Portrait of Henry Moore with Helmet Head No. 2 (LH281). Reproduced by permission of the Henry Moore Foundation.
Photo: John Hedgecoe, 1967

Opening in spring at the Wallace Collection, Henry Moore: The Helmet Heads (March 6 – June 23) reveals the eminent sculptor’s obsession with armour, something he would spend many hours admiring at the Wallace Collection. The exhibition presents Moore’s Helmet Head sculptures, which are shown together for the first time at the location where Moore would indulge in his fascination.


Wellcome Collection

black and white photograph of children playing on a raised walkway between brutalist concrete buildings

Tony Ray Jones, Pepys Estate, Deptford London: children playing on a raised walkway, 1970. Credit: Tony Ray-Jones / RIBA Collections

At Wellcome CollectionLiving with Buildings (until March 3) examines the relationship between architecture and health, revealing how the environments we live in can affect our wellbeing. The exhibition includes work from Ernő Goldfinger, whose brutalist architecture incensed Bond author Ian Fleming so much he named a villain after him, and Rachel Whiteread, who won the 1993 Turner prize for her since-demolished sculpture House, a cast made from the interior of a Victorian terraced house.

black and white photograph of man sitting in chair surrounded by floating hands

Photograph of William Marriot in Pearson’s Magazine. Image from the Harry Price Library of Magical Literature, Senate House Library, University of London

Moving into spring there’s Smoke and Mirrors (April 11 – September 15) which explores the relationship between magic and psychology, focusing on how bias and suggestion can alter our senses and asking why so many of us believe in magic, despite extensive logical debunking. The exhibition features artefacts from the world of magic, including spirit photography, magic props and psychology experiments.


Whitechapel Gallery

In East London at the Whitechapel Gallery there’s a new film commission by German artist Ulla von Brandenburg. The film recalls an installation at the gallery in 1973, which marked Britain’s entry to the European Common Market through an enticing display of confectionary from across the continent – the exhibition ended abruptly when the guard was overwhelmed by schoolchildren, who ate all of the displays. Ulla von Brandenburg: Sweet Feast (until March 31) recreates this event following Britain’s vote to leave the European Union, exploring the hopes of young people at a time when Brexit may limit opportunities for future generations.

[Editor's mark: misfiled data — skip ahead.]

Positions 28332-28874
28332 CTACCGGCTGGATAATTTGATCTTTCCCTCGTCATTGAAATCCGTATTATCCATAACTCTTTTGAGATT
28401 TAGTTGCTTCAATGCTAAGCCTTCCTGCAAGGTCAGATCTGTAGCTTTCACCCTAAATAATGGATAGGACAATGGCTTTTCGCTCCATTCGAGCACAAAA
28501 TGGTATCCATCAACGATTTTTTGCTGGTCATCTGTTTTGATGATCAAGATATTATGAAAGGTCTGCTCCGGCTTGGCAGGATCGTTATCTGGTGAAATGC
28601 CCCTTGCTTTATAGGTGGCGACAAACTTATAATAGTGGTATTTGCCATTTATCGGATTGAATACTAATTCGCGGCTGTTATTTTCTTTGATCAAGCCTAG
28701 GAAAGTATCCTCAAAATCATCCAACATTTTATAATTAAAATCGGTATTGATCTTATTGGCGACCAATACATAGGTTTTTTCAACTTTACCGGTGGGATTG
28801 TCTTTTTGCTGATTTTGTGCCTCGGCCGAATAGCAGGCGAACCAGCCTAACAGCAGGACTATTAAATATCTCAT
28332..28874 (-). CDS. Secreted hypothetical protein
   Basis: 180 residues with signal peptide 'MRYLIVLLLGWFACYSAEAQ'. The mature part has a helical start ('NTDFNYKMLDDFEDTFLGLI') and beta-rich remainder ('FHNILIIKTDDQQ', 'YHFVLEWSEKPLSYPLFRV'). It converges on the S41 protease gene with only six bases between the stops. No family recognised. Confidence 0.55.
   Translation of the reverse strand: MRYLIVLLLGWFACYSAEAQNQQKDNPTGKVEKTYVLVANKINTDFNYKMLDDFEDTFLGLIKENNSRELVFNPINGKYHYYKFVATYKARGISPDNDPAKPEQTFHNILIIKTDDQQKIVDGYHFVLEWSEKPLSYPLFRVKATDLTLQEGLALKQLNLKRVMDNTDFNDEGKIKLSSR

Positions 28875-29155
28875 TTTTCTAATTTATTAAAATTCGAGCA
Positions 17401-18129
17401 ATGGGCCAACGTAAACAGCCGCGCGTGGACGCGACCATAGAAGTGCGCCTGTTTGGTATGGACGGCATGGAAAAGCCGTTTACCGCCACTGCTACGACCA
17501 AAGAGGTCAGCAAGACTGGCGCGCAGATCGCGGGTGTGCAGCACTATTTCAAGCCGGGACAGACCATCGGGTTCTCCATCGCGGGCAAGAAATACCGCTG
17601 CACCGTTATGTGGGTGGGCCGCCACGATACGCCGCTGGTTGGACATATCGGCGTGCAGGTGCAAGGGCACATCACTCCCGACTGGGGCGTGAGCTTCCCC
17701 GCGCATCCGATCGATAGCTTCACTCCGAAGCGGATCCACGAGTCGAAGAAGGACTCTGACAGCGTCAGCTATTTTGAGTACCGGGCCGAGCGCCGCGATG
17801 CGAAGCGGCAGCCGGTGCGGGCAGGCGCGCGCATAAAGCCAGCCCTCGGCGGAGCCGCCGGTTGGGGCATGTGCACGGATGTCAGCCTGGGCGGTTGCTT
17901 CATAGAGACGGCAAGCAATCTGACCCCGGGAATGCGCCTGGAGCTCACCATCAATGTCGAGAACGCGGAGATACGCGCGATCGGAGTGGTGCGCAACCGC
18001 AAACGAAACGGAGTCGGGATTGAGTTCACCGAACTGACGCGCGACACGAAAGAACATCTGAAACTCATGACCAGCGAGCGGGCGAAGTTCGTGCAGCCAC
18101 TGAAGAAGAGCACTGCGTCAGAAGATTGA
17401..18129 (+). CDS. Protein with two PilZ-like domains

black and white photograph of art gallery displaying large paint-splattered canvasses

Jackson Pollock (1912 –1956). Installation view of Jackson Pollock exhibition, 1958. Installation view © Whitechapel Gallery

Staging Jackson Pollock (until March 24) looks back at a seminal exhibition held at the gallery – the first showing of Jackson Pollock’s masterpiece Summertime 9A in the UK. The exhibition reveals why the original show was so revolutionary, exploring the rumoured link between the CIA and the Abstract Expressionism movement which suggests that the intelligence service funded and promoted the movement as an opposition to Soviet communist ideology. Staging Jackson Pollock also looks at how the show prompted the gallery to become as modern as Pollock’s art – transforming into a white cube gallery the Whitechapel was able to explore the painting as environment for the first time.


William Morris Gallery

colour illustration showing Chinese workers of various occupations in front of a landscape view and surrounded by pink and orange flowers

Jiasheng Ding; Shanghai Theatre Academy (est. 1945),Characters from the revolutionary operas, 1974, Shanghai People’s Publishing House (est. 1951), (publisher), Lithograph © Ashmolean Museum, University of Oxford

At the splendid Georgian William Morris Gallery in Waltham Forest Cultural Revolution brings to light a collection of Chinese propaganda posters from the 1960s and 70s. The exhibition reveals the traditional landscapes, images of leader Chairman Mao and intricate papercuts all dating from the Great Proletarian Cultural Revolution of 1966-76.

Alongside, Haiku Adventure – The Craft of Games (both February 23 – May 26) focuses on the link between traditional Japanese woodblock prints and modern day videogaming – two media seemingly worlds apart yet linked by a common sensibility. At its centre the exhibition looks at Small Island Games’ indie videogame Haiku Adventure, which marries these two not so disparate artforms, while also featuring original Japanese prints and interactive game displays.


What are you looking forward to seeing this year? Let us know in the comments below.

2 comments on “The best art exhibitions in London in 2019

  1. Mario Ricca on

    Fantastic post! This blog is a treasure. Thank you !
    I’ve been several times in London, I knopw many of these venues, but NOT Two Temple Place. I MUST see the house and Ruskin’s drawings.